Perry: US to become net energy exporter within 18 months

Perry: US to become net energy exporter within 18 months
© Greg Nash

Energy Secretary Rick PerryRick PerryOVERNIGHT ENERGY: Democrats push resolution to battle climate change, sluggish economy and racial injustice | Senators reach compromise on greenhouse gas amendment stalling energy bill | Trump courts Florida voters with offshore drilling moratorium OVERNIGHT ENERGY: Trump signs major conservation bill into law | Senate votes to confirm Energy's No. 2 official | Trump Jr. expresses opposition to Pebble Mine project Senate votes to confirm Energy's No. 2 official MORE on Tuesday predicted that the United States will become a net exporter of energy within the next 18 months, an outlook that seemingly clashes with his department's data office.

“Here we are, the No. 1 oil and gas producing country in the world now,” he said on Fox News’s “Fox & Friends.”

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“In just a few years, probably within the next 12 to 18 months, we will become a net exporting energy country.”

Reaching net energy exports will mean that the United States exports more energy than it imports.

Perry’s forecast doesn't match the Energy Information Administration (EIA), the data office within his own department.

The EIA predicted earlier this year in its Annual Energy Outlook that the United States would become a net exporter in 2022, two years later than Perry’s expectation.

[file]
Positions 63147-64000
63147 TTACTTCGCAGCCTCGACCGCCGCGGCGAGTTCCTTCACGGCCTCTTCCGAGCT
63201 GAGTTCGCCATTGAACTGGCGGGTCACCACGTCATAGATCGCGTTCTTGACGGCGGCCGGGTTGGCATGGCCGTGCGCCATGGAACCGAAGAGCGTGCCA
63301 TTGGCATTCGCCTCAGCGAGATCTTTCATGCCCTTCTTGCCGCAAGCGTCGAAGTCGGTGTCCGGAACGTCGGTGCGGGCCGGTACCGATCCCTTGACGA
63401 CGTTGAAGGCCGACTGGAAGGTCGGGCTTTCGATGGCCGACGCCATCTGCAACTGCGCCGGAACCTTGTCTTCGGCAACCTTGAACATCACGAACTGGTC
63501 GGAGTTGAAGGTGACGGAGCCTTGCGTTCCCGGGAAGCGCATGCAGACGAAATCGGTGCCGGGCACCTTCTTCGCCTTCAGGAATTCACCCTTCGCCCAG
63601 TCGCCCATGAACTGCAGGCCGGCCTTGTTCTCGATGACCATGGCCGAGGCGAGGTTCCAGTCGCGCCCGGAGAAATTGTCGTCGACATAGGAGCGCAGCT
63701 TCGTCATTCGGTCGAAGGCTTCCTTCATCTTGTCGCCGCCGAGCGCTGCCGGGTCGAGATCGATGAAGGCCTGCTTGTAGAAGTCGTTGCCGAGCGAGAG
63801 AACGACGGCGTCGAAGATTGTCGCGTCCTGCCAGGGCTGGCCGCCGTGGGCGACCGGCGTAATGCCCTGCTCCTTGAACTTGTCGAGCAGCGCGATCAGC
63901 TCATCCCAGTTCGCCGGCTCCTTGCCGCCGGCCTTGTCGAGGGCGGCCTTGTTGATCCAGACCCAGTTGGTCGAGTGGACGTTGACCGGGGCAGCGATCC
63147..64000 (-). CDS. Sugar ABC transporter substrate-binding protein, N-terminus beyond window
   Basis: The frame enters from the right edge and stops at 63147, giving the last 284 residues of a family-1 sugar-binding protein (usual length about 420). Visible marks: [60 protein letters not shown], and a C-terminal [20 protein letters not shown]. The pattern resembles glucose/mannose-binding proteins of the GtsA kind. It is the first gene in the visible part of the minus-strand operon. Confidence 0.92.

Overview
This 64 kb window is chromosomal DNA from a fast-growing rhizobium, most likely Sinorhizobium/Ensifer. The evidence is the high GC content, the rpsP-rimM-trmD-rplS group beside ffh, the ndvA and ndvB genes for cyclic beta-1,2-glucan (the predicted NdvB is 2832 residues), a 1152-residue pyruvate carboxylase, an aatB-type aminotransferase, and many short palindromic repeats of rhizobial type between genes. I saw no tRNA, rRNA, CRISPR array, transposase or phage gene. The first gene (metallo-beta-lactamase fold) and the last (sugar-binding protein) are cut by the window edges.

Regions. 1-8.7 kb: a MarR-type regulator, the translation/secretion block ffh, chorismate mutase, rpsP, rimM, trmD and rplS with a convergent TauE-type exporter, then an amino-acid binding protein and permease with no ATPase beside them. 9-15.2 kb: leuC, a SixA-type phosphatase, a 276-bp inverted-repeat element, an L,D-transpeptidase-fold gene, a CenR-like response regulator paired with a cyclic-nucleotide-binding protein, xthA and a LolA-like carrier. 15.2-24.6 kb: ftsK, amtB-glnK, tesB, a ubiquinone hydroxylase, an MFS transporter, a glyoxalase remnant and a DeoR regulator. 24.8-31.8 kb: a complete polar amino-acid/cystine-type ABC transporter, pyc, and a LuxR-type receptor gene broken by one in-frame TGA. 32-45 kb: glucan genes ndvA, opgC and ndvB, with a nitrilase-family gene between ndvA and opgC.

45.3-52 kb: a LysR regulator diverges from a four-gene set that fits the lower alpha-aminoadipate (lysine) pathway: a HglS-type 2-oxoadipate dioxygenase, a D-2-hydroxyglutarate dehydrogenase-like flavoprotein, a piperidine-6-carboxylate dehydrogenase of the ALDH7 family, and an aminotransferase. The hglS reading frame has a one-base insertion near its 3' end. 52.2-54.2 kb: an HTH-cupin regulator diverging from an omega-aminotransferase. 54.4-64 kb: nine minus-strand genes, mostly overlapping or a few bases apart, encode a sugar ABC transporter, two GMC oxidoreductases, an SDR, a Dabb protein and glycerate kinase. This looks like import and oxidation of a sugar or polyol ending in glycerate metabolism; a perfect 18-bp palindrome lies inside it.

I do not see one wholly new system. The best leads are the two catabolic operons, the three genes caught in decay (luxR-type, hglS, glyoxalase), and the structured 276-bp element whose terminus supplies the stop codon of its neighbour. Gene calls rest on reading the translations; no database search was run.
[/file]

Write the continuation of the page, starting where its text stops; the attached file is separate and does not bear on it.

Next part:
That analysis, however, said 2020 is a possibility in a case in which the nation’s oil and natural gas resources and technology prove to be better than predicted.

Perry credited the approaching milestone at least somewhat to advances in oil and natural gas production like hydraulic fracturing and directional drilling.

But he also more generally credited President TrumpDonald John TrumpUS reimposes UN sanctions on Iran amid increasing tensions Jeff Flake: Republicans 'should hold the same position' on SCOTUS vacancy as 2016 Trump supporters chant 'Fill that seat' at North Carolina rally MORE and the GOP policy changes since the beginning of last year.

“It’s been this mindset that, you know, you can spend your money and have a chance to have a return on your investment. So the tax bill that was passed, the regulations,” he said.

“People know now that they can build an LNG plant and it’s not going to get locked up, or a pipeline. You think about the pipelines that got stopped by the previous administration. Because if you can’t move this energy to the marketplace, it’s going to have a real negative effect on people going out and spending money.”

Oil and natural gas production have increased significantly in recent years, as have exports of both. But the United States still imports millions of barrels of oil every day.